Extensive area of highly productive subtidal ecosystems. Beyond the mudflats lies an extensive shallow submarine shelf extending up to 80 km from the coast, of which6,300 km2 lies within the world heritage site. This is a highly productive marine ecosystem due to coastal upwelling which brings nutrients into the relatively warm coastal shallows. Here, rich invertebrate communities and seagrass beds support one of the richest fisheries in West Africa.
Extensive terrestrial ecosystems. The site includes 5,700 km2 of desertdunes, sand hills, sandstone cliffs, and islands where the Sahara desert meets the sea. Formerly the margins of an extensive estuary which was fed by waters from the African interior (when the Saharan region was much wetter than it is today), it continues to exemplify the ongoing ecological processes involved in desert ecosystem succession combining Saharan and Mediterranean influences. The terrestrial part of the site supports a relict population of Dorcas gazelles at the western limit of the species’ range.
CONSERVATION STATUS AND PROSPECTS: Although the site benefits from strong national and international support, and its core values are well protected, there is concern over a number of emerging threats originating beyond its boundaries. In particular, (1) there is a major oil field offshore which could result in a catastrophic spill, (2) the rich fisheries are already over-exploited, attracting large international fleets of trawlers into waters beyond the park boundaries and (3) the park’s waters may be polluted by new mining operations and industrial developments in the vicinity of the park. There are currently insufficient safeguards to protect the park’s resources against these potentially catastrophic threats.
MANAGEMENT EFFECTIVENESS: The legislative, institutional and financial framework for the protection and management of the park is strong, due in particular to the establishment, operation and financial endowment of the Fondation Internationale du Banc d’Arguin (FIBA). Management has been constrained to some extent by having its headquarters and most staff located in Nouakchott (120 km to the south of the park), but a new headquarters at Chami (on the park’s eastern boundary) should enable improvements in operational aspects and engagement with local communities. Protection of the surrounding seas needs to be given greater attention in order to meet emerging challenges from overfishing, the offshore oil industry and shipping of hydrocarbons.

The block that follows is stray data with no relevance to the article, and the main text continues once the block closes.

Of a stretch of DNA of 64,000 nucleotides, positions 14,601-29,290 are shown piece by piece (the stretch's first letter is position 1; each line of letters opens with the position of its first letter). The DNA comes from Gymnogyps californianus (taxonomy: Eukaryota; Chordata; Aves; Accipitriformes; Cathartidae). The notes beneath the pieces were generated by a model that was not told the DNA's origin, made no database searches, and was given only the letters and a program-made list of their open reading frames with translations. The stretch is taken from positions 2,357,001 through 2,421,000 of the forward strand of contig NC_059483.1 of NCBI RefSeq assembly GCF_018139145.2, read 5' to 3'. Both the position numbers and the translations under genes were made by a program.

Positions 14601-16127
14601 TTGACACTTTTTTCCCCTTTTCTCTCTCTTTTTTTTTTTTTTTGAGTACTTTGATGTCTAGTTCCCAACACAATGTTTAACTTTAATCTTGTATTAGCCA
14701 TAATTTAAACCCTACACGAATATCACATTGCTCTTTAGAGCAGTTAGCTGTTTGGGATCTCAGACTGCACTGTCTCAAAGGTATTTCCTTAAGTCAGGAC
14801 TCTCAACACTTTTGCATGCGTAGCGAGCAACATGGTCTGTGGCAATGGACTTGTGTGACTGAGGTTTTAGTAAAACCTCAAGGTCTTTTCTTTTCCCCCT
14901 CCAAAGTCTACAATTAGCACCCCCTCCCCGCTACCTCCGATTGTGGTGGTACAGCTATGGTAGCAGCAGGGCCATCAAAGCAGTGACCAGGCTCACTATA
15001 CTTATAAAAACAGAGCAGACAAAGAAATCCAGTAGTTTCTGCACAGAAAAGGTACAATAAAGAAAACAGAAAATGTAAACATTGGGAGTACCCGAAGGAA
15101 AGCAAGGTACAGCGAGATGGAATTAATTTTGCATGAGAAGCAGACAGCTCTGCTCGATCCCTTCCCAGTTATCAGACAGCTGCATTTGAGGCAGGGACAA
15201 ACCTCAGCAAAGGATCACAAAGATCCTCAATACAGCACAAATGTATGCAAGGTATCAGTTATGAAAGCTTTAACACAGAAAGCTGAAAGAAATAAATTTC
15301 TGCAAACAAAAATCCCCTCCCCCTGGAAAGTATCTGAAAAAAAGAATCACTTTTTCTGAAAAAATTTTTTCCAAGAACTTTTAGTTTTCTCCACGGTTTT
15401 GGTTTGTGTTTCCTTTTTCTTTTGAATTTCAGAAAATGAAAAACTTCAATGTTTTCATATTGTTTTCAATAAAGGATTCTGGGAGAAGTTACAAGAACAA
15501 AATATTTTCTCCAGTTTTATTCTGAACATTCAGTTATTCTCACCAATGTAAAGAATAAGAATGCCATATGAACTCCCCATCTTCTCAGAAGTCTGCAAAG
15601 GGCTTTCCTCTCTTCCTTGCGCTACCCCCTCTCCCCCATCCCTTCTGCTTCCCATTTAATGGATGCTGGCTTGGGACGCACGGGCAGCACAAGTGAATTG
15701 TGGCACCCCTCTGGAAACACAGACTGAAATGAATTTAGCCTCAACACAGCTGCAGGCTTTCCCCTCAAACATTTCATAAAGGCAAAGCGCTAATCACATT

REVIEW OF CONSERVATION ISSUES AND THREATS: The following issues represent specific threats to the ecology, conservation and values of the Banc d’Arguin world heritage site.
Over-fishing. Artisanal fishing within the park by members of the indigenous Imraguen community using traditional methods is considered sustainable at present levels. However, it is becoming increasingly commercial, and there is concern over the increasing number of non-Imraguen fishermen in the park, as well as the selective targeting of sharks and rays. Over-fishing of the waters beyond the park’s boundaries is probably a greater threat. Here fishing pressure comes from foreign trawlers (334 of which are licensed to operate in waters surrounding the park) as well as local artisanal fishermen from Nouakchott, a new fishing port at Tanit and other nearby areas.
Potential for oil spills. Offshore oil/gas exploration and exploitation is underway close to the southwest boundary of the park, without appropriate safeguards in place. The risk of a catastrophic oil spill is exacerbated by the increased international tanker traffic passing close to the western boundary of the park. The local capacity for assessment and management of any potential oil spill is very limited.